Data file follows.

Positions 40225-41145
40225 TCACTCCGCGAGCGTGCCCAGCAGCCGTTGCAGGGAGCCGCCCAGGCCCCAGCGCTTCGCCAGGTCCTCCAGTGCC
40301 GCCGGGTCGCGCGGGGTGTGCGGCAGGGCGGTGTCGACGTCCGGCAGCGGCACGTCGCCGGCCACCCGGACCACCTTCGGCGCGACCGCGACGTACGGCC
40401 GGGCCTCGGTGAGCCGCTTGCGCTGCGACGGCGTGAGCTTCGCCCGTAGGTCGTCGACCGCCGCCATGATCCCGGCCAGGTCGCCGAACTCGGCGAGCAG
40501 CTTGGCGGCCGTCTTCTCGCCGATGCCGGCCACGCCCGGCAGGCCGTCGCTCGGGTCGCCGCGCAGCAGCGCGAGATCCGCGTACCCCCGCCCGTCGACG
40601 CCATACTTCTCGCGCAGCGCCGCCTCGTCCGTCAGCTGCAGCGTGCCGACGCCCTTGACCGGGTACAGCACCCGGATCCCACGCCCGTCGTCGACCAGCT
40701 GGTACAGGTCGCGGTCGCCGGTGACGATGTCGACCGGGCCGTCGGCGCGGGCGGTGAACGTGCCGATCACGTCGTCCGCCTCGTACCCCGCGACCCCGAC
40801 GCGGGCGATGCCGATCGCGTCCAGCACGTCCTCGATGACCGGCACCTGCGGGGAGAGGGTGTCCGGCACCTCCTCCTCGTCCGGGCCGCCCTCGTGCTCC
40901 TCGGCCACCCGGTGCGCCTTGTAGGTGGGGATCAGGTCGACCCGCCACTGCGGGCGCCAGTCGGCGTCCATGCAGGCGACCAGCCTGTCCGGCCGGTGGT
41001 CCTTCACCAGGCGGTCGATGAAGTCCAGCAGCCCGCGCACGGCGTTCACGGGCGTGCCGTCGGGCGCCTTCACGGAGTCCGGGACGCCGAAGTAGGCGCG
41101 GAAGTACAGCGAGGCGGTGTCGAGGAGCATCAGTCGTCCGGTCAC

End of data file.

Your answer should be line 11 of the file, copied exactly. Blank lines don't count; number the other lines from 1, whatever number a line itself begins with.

41101 GAAGTACAGCGAGGCGGTGTCGAGGAGCATCAGTCGTCCGGTCAC